Under the knife -- wrap
Normally, my daily Under The Knife and UTK Wrap columns cover the 10 biggest injuries in the game. For today's Wrap, though, there are just too many to cover. I'm going 17 deep today, to make sure we get all the important injuries that could affect who's in and who's out for the playoffs in here. Since it's already running long, I'm not going to ramble. Powered by
So the Mariners knew what this was all along. Bedard has been pitching with a torn labrum and cyst inside his shoulder since July, yet the Mariners kept trying to trot him out there. That's to say nothing of the times he pitched with pain prior to that. You'll pardon me for cringing a bit at the word "prior" in the previous sentence, because that's exactly what this situation reminds me of.
About halfway into the e-mail flood that happened last night, reader
Word came from sources in Tampa that Crawford won't make it back for the final series as planned. At least, he won't be hitting at that point. There's some question about whether Crawford would be valuable enough as a pinch-runner and defensive replacement to be on the playoff roster, for which that last series would serve as an audition. I don't think anyone has any real question about Crawford's ability, least of all
The Rays will also be without Riggans for the rest of the season, including playoffs. Riggans had surgery to remove an infected bursa sac in his knee. It's the same procedure undergone by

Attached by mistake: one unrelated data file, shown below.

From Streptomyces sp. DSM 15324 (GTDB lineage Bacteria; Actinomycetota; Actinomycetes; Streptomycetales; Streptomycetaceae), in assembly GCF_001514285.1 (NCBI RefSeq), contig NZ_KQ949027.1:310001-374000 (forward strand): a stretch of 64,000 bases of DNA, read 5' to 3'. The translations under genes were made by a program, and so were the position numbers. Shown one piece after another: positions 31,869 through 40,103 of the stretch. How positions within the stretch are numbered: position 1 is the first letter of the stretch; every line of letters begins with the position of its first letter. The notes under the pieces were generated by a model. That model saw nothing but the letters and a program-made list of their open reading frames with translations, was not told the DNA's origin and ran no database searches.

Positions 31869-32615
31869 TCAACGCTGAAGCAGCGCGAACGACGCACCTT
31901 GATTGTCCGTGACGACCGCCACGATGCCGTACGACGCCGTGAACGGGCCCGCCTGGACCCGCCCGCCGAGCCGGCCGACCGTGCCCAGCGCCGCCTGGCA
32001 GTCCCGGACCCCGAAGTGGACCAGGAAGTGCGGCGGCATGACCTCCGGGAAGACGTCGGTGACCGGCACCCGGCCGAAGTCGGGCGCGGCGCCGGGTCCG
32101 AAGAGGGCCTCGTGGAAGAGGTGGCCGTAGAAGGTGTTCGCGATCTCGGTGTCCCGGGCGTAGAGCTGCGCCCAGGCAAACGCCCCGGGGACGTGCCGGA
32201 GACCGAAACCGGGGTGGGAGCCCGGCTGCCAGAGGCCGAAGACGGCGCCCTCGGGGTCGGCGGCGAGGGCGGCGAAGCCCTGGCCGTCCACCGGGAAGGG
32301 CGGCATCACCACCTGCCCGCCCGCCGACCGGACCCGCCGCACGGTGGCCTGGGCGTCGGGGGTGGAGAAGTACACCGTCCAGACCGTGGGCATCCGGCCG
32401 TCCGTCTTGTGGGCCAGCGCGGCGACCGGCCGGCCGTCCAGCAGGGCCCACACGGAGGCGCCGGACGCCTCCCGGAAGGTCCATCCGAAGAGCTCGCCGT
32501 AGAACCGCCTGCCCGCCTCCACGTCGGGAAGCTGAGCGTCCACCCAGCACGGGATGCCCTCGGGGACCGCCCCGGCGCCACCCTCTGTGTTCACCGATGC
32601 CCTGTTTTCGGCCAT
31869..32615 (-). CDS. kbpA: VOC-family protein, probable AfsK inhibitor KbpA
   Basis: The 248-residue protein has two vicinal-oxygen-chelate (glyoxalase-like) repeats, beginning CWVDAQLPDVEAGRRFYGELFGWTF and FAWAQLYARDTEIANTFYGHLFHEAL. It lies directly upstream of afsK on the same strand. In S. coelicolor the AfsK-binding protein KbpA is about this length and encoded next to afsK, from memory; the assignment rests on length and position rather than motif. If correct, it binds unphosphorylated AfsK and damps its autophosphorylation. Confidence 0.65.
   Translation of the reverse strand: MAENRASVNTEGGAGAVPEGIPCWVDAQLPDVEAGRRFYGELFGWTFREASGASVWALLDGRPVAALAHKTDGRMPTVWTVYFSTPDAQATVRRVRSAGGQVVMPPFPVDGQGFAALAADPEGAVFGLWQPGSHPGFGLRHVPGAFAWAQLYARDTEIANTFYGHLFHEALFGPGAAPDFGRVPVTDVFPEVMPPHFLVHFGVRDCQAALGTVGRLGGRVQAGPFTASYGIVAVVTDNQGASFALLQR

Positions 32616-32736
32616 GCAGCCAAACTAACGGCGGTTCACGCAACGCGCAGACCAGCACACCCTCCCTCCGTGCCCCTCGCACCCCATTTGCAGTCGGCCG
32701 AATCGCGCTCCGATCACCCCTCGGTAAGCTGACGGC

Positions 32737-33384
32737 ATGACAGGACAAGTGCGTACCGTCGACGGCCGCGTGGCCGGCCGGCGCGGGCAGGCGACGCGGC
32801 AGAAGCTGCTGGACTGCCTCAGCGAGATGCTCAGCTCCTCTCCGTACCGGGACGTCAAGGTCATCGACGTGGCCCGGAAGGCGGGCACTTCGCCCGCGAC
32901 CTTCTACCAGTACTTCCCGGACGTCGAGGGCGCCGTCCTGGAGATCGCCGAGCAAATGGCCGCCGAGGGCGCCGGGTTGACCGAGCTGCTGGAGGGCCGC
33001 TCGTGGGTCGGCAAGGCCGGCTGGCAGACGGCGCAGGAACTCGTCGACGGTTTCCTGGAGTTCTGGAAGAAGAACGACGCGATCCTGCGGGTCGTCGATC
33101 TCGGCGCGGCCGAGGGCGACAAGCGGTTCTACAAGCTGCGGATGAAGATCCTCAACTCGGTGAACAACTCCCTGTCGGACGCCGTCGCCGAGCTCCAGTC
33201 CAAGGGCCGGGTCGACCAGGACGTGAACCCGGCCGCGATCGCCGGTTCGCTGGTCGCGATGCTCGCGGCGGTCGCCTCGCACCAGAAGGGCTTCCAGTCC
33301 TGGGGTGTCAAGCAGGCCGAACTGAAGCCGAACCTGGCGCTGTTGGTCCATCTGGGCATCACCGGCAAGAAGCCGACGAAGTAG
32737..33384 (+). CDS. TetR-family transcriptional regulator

Things aren't getting clearer in the bullpen either. One doctor I spoke to joked that Percival "has had enough epidurals so that he could give birth comfortably now." Percival's back problems aren't a laughing matter to him or the Rays as they try to hold on to the AL East and set up their bullpen for the playoffs. Another epidural this week is really about the last one he could safely have this season, according to an unofficial count. The Rays bullpen has options, but if they're going to shorten the pen for the playoffs, it will be interesting to see how they construct it out of a couple starters pushed back, some specialists, and guys like
You'd think with all these injuries that the team would be struggling, but no, they're not. Even with a number of name players out and the division long since clinched, the Angels just keep winning. They're 7-3 through the last 10, though two of those losses came against the White Sox, the one winning team they've faced in September. Good teams beat who you put in front of them, and despite the injuries the Angels' depth -- largely homegrown -- is doing enough to win. Of course, when the calendar flips, the team needs to not only have its best players healthy, they need to know who their best players are. Right now, it would seem that as many as four spots on the playoff roster are in doubt. With
Just nine days since having an ORIF (open reduction, internal fixation) procedure -- one you and I would call having a screw inserted in the wrist -- Quentin has his cast off. That's a pretty good sign, but it's still quite a ways from swinging a bat in anger. The White Sox will be watching closely as